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Tax hike, job cuts offered to fill school budget hole

Wednesday, June 07, 2006
Chicago Sun-Times
by ROSALIND ROSSI Education Reporter

The biggest set of job cuts in at least a decade were packed into a new Chicago public school budget unveiled Tuesday that axes more than 2,000 jobs, raises property taxes 3.4 percent and trims even Mayor Daley's pet projects to plug the worst deficit since Daley's 1995 school takeover.

Hundreds of teachers and teacher aides should receive letters by next week saying their positions have been closed, although officials cautioned that some could be rehired to fill an estimated 1,600 openings due to attrition and new charter school jobs.

"Why are they cutting people just to rehire them?'' complained Chicago Teachers Union President Marilyn Stewart. "It's like you're shifting chairs on a deck. . . . You are shifting people around the system when we need stability.''

Schools CEO Arne Duncan insisted officials "worked very hard to protect the classroom from cuts.''

"We need a solution to the school funding problem soon because there is absolutely no place left to cut,'' Duncan said. "We are down to the bare bones.''

Civic Federation President Laurence Msall warned that the budget, up for a vote later this month, could set the stage for contentious talks next year, when a four-year teacher contract, with 4 percent annual raises, expires.

The new budget is up 5 percent, even though enrollment is expected to decline by 8,000 kids, Msall said. Salaries and benefits alone rose 14.3 percent, fueled in part by a $55 million jump in teacher pension costs. Next year, the pension tab is expected to swell by another $50 million.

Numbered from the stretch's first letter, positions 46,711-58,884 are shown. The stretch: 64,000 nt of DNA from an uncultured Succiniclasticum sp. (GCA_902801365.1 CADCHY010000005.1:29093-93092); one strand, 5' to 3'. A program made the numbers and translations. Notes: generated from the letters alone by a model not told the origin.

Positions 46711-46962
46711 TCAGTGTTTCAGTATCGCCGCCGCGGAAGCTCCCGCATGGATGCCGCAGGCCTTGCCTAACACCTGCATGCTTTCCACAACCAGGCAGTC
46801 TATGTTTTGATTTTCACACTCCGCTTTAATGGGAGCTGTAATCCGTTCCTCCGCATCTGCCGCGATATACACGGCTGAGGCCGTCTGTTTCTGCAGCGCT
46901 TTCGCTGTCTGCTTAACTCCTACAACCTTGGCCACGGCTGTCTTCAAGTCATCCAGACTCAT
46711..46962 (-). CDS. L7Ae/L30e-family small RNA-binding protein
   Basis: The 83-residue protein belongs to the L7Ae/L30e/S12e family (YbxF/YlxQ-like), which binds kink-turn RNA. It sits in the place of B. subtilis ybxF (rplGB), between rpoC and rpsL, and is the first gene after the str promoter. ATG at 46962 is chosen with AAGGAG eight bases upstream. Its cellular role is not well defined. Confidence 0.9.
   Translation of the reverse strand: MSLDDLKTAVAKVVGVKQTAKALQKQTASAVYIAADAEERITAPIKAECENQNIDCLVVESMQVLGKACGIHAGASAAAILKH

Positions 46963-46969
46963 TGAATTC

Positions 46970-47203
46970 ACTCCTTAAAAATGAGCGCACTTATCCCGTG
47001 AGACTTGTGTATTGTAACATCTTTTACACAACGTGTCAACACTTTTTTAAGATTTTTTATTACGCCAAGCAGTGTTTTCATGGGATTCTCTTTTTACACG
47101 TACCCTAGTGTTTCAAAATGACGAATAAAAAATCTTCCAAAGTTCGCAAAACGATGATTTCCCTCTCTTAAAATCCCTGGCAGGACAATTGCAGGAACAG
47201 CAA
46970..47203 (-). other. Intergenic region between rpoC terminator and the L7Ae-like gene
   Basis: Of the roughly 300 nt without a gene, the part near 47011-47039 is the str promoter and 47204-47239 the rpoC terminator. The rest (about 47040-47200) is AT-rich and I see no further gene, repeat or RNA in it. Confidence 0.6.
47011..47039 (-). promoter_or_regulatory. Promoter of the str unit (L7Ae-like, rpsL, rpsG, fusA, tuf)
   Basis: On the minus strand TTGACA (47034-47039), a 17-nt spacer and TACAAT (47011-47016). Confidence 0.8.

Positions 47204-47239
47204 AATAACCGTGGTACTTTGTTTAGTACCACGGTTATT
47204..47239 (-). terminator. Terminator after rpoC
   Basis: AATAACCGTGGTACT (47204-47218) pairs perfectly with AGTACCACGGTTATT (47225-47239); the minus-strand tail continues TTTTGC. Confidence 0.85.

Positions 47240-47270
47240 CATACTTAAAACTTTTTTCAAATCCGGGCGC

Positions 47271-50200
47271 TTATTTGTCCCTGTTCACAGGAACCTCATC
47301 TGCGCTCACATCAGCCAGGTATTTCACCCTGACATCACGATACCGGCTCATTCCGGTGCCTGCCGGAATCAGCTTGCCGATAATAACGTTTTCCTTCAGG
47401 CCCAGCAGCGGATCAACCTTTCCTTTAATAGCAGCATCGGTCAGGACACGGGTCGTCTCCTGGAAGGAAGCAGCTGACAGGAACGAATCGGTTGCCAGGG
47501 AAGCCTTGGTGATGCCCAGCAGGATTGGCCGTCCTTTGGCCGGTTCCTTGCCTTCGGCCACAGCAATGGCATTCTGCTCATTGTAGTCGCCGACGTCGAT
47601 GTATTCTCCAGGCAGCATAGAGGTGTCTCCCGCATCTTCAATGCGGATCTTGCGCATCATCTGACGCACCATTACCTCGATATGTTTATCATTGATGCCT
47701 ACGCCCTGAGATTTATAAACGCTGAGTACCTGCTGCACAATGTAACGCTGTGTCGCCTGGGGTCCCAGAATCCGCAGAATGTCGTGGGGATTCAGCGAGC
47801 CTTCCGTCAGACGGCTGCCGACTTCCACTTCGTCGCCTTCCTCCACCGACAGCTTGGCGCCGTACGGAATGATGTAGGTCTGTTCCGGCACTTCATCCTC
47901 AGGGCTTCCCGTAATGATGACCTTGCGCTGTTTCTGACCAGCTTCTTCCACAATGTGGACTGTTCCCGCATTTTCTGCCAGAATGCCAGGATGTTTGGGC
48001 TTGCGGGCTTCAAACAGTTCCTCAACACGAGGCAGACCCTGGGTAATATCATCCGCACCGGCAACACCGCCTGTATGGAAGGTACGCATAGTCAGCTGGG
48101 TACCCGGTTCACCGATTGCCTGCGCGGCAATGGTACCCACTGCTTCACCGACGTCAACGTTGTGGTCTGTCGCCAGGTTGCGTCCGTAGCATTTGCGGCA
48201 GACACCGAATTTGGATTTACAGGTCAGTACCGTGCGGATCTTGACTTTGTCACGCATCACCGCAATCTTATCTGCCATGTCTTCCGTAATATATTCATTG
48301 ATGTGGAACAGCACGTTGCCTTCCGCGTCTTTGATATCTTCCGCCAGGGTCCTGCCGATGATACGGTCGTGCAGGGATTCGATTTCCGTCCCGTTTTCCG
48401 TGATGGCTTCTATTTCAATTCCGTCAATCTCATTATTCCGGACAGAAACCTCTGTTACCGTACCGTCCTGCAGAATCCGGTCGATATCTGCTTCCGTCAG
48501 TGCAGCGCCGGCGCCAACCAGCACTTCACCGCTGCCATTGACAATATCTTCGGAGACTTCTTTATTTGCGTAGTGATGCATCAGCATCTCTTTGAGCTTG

"There is no way they can allow the operational costs to continue to outstrip the available revenue at a time when they are seeing declining enrollment,'' Msall said. "They have to have effective negotiations that reduce their operating costs, including benefits and salaries.''

To fill a $328 million deficit -- a record under Daley -- CPS cut $25 million from central office, grabbed $75 million from its reserve fund and raised property taxes to the maximum for the 10th time in 12 years of Daley budgets.

Even some of Daley's pet projects -- like after-school programs, book clubs and reading specialists -- took trims, although Duncan said struggling schools would continue to get help.

More than 500 teaching jobs were eliminated due to enrollment declines. Another 285 teaching positions took a hit due to the transfer of 5,500 students to charter schools under the Mayor's Renaissance 2010 effort.

Other teacher cuts -- in magnet cluster schools, small schools and even the system's elite college preps -- were due largely to crackdowns in staffing formulas.

The biggest trims came among special education aides. Duncan insisted no special ed student whose individual education plan calls for a full-time aide would lose an aide.


School-based: 1,992 of 36,000 teachers and aides, or 5.5 percent, including:
*750 special education aides
*315 teachers due to a decline in enrollment of nearly 6,000 students
*285 teachers due to 5,500 kids transferring to charter schools
*200 special education teachers due to 2,000-student decline in special ed enrollment
*100 reading specialists
*50 magnet school cluster teachers
*40 college prep teachers
*40 small school teachers
*38 early childhood teachers
*10 early childhood aides
*164 teaching positions that were never filled

Administrative Cuts: 172 out of 2,315 positions*, or 7.4 percent, including:
*70 central office and area administrators
*102 consultants*
* estimated

SOURCE: Chicago Board of Education

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